Stenian

Summary

Stenian Period
1200–1000 million years ago
Paleoglobe NO 1040 mya.gif

Paleoglobe of Earth during the Stenian period



Events of the Stenian
-1200 —
-1180 —
-1160 —
-1140 —
-1120 —
-1100 —
-1080 —
-1060 —
-1040 —
-1020 —
-1000 —
Precipitous drop in Stromatolite Population (Forams to blame?)[1]
Events of the Stenian Period.
Axis scale: millions of years ago.

The Stenian Period (from Greek στενός (stenós), meaning "narrow") is the final geologic period in the Mesoproterozoic Era and lasted from 1200 Mya to 1000 Mya (million years ago). Instead of being based on stratigraphy, these dates are defined chronometrically. The name derives from narrow polymetamorphic belts formed over this period.

Preceded by the Ectasian period and followed by the Neoproterozoic Era.

The supercontinent Rodinia assembled during the Stenian. It would last into the Tonian period.

This period includes the formation of the Keweenawan Rift at about 1100 Mya.[2]

Fossils of the oldest known sexually reproducing organism, Bangiomorpha pubescens, first appeared in the Stenian.[3]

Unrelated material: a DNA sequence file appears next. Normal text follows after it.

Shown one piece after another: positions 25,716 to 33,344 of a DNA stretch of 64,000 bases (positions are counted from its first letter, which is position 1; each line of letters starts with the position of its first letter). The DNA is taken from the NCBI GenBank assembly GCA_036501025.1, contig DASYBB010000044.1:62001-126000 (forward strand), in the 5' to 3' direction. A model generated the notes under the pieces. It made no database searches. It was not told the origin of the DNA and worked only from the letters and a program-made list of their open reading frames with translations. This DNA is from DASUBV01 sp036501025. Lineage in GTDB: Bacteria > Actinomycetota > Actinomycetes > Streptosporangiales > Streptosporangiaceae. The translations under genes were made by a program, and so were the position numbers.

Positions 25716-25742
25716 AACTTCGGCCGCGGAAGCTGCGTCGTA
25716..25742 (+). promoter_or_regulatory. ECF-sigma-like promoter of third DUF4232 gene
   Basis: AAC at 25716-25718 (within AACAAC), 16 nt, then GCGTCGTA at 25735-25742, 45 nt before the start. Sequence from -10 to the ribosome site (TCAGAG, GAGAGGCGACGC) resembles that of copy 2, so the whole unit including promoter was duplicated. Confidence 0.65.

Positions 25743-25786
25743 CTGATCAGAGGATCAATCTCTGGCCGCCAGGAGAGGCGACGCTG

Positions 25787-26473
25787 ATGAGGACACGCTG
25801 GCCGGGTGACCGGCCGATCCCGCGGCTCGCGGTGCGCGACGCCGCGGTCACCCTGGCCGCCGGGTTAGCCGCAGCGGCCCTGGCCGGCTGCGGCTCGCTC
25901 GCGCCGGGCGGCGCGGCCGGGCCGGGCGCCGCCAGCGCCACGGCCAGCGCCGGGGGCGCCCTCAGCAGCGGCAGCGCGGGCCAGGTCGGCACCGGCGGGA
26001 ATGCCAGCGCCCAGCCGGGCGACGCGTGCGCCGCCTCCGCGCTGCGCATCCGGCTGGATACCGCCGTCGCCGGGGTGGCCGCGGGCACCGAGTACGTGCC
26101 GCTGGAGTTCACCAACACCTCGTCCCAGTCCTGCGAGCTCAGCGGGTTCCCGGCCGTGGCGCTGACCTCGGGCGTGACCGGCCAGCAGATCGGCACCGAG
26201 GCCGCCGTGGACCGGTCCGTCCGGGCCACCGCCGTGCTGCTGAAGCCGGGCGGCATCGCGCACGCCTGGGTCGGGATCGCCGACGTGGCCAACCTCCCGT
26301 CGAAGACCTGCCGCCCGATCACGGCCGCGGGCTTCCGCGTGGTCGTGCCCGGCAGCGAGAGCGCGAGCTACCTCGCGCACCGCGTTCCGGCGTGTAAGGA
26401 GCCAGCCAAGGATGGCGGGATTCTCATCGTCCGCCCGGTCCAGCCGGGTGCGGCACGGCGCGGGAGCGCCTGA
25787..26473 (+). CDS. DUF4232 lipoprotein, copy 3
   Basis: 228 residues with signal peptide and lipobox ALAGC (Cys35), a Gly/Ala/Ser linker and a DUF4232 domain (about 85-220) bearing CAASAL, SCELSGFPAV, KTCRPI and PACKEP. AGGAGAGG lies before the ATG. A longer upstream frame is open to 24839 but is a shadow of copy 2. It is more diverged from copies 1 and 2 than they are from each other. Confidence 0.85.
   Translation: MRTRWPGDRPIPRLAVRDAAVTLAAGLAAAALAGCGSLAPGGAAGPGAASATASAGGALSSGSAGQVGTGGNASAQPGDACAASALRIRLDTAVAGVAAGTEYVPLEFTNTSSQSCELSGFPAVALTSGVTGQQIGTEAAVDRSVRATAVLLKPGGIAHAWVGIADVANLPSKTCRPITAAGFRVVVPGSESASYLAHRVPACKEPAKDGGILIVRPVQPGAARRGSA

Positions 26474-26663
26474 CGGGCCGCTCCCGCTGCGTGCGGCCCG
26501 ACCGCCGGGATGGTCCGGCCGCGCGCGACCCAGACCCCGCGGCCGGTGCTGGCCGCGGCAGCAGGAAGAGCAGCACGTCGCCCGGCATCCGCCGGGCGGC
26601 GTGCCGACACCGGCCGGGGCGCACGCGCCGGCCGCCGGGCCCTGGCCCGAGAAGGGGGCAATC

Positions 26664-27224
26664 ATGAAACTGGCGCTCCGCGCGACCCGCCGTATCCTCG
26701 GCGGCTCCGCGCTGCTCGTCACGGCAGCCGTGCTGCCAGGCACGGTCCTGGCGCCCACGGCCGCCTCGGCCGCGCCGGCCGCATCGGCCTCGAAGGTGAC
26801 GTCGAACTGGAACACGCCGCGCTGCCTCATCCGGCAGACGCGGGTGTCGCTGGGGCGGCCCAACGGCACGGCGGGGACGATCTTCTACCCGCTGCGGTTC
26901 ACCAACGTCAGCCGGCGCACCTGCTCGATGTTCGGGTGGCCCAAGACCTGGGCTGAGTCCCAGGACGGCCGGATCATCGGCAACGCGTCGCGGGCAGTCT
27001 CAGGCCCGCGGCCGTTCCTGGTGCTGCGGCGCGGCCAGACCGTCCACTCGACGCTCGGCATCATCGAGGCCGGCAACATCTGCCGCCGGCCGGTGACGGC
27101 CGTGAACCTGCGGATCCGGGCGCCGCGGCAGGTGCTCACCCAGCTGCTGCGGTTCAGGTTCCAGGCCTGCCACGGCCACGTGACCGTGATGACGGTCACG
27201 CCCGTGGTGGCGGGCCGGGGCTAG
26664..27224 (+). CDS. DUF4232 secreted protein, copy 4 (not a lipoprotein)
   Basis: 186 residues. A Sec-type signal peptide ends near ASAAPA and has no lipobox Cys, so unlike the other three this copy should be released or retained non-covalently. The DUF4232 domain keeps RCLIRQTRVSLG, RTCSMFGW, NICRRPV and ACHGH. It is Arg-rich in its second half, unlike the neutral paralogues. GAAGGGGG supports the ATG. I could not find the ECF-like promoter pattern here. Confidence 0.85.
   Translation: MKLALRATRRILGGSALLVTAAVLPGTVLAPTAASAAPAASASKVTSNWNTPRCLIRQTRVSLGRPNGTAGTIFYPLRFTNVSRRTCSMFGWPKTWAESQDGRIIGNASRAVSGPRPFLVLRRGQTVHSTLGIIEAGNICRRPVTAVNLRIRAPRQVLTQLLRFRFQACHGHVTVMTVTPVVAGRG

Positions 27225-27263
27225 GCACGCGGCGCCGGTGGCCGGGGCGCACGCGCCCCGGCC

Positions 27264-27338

See also

Notes

  1. ^ Bernhard, Joan (11 June 2013). "Insights into foraminiferal influences on microfabrics of microbialites at Highborne Cay, Bahamas". Proceedings of the National Academy of Sciences of the United States of America. 110 (24): 5. doi:10.1073/pnas.1221721110. Retrieved 28 February 2020.
  2. ^ "Organic geochemical study of mineralization in the Keweenawan Nonesuch Formation at White Pine, Michigan" (PDF). University of Michigan. Retrieved 28 September 2011.
  3. ^ Gibson, Timothy M; Shih, Patrick M; Cumming, Vivien M; Fischer, Woodward W; Crockford, Peter W; Hodgskiss, Malcolm S.W; Wörndle, Sarah; Creaser, Robert A; Rainbird, Robert H; Skulski, Thomas M; Halverson, Galen P (2017). "Precise age of Bangiomorpha pubescens dates the origin of eukaryotic photosynthesis" (PDF). Geology. 46 (2): 135–138. doi:10.1130/G39829.1.

References

  • "Stenian Period". GeoWhen Database. Archived from the original on May 12, 2006. Retrieved January 5, 2006.
  • James G. Ogg (2004). "Status on Divisions of the International Geologic Time Scale". Lethaia. 37 (2): 183–199. doi:10.1080/00241160410006492.